Metro Weekly

Temperamental Movement

Rep Stage begins its 20th season with America's pre-Stonewall gay activists

”When it ran Off-Broadway, to attempt to sell tickets, they started saying [it’s] Mad Men meets Milk,” Michael Stebbins of Rep Stage says about The Temperamentals.

But that tagline actually sells short Jon Marans’s three-year-old award-winning play. The Temperamentals focuses on some of America’s earliest gay activists, who were agitating for change in a deeply homophobic, pre-”gay” period. One-time lovers Harry Hay and Rudi Gernreich were two leaders of this movement, which took root in the 1950s and was organized through use of the long-established code word for homosexuals: ”temperamental.” The two co-founded the Mattachine Society, an organization Hay named after a French medieval group that donned masks as disguises while publicly attacking social injustices.

Michael Stebbins of Rep Stage

Michael Stebbins of Rep Stage

This movement was ”not as large as Stonewall, or as riotous as Stonewall,” according to Stebbins, referring to the 1969 raid of a gay bar in New York City that sparked the idea of gay pride as well as the expansion of the gay-rights movement. But in many respects it was more momentous, since this happened at the height of the homophobic, anti-communist Red Scare. The gay men and women who joined the Los Angeles-based Mattachine Society, Stebbins says, ”were putting their names, their reputations, on the line. And not thinking, probably…that they would have a profound impact on the future.”

”The courage for [coming out today] I think can be traced back to these individuals,” he adds. And those individuals are the focus of Marans’s play, which The New York Times called an ”eminently likeable docudrama” and went on to win Drama Desk and Lucille Lortel awards.

Now, Rep Stage is giving the show pride of place in a new production to kick off its 20th season. For the area’s first production of Marans’s play, Stebbins, as Rep Stage’s producing artistic director, has enlisted a strong cast of celebrated local actors, including two Helen Hayes Award winners: Rick Hammerly, in multiple roles, and Nigel Reed, starring as gay-rights pioneer Harry Hay, who also later co-founded the Radical Faeries. Helen Hayes nominee Alexander Strain plays Rudi Gernreich, with Brandon McCoy and Vaughn Irving rounding out the cast. Kasi Campbell directs.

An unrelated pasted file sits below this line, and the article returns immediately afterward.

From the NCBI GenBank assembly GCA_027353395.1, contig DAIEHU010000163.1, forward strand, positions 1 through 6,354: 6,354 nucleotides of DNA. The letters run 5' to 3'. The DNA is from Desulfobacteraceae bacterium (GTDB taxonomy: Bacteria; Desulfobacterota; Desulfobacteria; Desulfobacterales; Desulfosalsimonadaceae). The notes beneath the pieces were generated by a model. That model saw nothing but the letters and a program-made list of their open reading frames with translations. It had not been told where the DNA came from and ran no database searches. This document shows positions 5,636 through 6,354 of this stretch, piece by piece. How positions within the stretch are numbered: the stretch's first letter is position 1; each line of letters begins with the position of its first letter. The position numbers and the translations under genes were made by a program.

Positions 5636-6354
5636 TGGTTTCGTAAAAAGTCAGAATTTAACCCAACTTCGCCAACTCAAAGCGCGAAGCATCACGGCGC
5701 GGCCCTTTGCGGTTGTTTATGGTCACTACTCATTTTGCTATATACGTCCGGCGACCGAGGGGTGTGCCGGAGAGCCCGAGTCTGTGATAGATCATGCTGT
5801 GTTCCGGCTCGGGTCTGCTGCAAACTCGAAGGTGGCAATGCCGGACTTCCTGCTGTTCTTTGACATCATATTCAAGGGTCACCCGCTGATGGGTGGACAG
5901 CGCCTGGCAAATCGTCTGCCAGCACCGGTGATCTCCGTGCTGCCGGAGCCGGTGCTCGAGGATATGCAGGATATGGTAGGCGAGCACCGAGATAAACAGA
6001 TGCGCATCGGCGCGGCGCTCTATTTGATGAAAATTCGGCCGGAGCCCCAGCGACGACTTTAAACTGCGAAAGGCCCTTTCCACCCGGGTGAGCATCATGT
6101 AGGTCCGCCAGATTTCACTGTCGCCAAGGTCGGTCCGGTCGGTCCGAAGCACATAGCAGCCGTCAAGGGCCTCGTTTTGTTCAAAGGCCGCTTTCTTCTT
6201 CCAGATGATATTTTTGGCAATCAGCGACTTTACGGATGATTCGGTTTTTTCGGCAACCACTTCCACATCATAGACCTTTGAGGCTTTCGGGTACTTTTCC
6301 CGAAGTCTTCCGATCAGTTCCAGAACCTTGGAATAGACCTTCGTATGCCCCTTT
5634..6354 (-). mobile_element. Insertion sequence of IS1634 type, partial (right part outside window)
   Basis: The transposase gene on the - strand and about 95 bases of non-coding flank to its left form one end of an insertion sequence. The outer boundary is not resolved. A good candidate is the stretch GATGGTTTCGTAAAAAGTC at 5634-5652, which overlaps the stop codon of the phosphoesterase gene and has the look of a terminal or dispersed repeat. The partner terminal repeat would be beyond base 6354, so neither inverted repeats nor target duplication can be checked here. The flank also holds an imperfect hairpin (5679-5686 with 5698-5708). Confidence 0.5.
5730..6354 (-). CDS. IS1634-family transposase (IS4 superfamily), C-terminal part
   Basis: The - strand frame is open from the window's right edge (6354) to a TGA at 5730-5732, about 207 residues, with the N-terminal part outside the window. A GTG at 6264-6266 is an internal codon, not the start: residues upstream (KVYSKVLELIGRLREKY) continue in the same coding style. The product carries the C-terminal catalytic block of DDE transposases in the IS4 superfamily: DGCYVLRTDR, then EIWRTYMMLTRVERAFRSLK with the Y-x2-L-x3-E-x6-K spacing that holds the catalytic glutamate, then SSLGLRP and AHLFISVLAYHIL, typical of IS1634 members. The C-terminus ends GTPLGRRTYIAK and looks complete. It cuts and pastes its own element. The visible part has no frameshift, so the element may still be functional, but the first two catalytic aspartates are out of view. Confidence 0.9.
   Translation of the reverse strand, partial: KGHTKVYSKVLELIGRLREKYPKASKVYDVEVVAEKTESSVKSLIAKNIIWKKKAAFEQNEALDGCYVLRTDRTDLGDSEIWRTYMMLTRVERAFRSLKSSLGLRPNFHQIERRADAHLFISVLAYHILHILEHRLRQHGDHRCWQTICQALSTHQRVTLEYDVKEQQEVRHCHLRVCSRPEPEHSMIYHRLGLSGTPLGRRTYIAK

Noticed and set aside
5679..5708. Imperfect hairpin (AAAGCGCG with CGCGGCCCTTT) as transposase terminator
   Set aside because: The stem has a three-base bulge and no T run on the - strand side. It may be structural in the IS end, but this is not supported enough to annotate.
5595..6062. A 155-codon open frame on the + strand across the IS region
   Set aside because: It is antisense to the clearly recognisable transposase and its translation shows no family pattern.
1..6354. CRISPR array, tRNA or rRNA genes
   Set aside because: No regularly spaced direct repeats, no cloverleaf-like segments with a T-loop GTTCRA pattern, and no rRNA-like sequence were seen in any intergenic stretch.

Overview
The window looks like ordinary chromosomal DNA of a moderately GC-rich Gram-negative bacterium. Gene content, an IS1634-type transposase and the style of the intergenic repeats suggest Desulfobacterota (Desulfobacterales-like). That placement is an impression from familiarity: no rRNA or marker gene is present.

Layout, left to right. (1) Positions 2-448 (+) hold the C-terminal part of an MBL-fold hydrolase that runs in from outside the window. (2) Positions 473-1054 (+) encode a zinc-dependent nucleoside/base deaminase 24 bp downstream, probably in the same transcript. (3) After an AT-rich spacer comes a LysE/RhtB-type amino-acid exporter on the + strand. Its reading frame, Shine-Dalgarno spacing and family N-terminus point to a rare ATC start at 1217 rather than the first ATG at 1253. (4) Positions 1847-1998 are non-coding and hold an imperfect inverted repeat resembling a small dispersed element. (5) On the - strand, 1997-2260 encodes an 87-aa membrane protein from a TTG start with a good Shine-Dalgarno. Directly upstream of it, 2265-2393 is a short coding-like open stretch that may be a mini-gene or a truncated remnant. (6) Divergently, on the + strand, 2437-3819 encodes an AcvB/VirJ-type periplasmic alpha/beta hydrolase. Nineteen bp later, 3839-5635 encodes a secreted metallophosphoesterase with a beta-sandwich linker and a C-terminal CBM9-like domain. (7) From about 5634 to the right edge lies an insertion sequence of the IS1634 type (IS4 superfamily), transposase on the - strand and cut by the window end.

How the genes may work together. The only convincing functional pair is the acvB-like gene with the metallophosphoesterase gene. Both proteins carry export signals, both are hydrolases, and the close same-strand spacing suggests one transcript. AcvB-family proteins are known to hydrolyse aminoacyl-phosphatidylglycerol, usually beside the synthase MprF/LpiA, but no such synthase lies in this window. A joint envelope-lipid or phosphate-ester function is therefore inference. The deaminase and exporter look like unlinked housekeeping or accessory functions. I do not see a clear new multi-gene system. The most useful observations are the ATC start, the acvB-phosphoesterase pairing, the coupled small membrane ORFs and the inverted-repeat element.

One character Irving plays is late Hollywood director Vincente Minnelli, famous for marrying gay icon Judy Garland and fathering Liza — and infamous as a closeted homosexual. In real-life and in the play, Hay and Gernreich ”try very hard to get Minnelli to lend his name to their society,” says Stebbins, ”but he wasn’t willing to admit [being gay]. He would give money, but they weren’t looking for money as much as they were people who had a name.”

A native of Wisconsin who worked in New York theater for 14 years before joining Rep Stage in 2005, Stebbins was drawn early on to the idea of staging The Temperamentals. He first saw it off-Broadway alongside his directing mentor, a now-88-year-old New Yorker who confirmed to Stebbins that while the Mattachine Society was centered in L.A., ”what we see unfold in the play was happening all over the country,” from police entrapment to humiliation tactics. ”I felt like I learned a lot about my history,” says the gay Stebbins. ”It’s a very entertaining show, very cinematic. The scenes fly by,” he continues, but it’s also ”a great way to continue learning about our history, whether that be gay/bi/lesbian/transgender.”

And the timing is fortuitous, he adds, noting that marriage equality will be up for a vote in Maryland this election season. Stebbins planned the new season well before the ballot measure was planned. But, he says, ”Who knows? This may put a face on a group of people that may even sway a vote in November.”

The Temperamentals runs to Sept. 16 at The Horowitz Center’s Studio Theatre at Howard Community College, 10901 Little Patuxent Parkway, Columbia, Md. Tickets are $33 to $40. Call 443-518-1500 or visit

Doug Rule covers the arts, theater, music, food, nightlife and culture as contributing editor for Metro Weekly.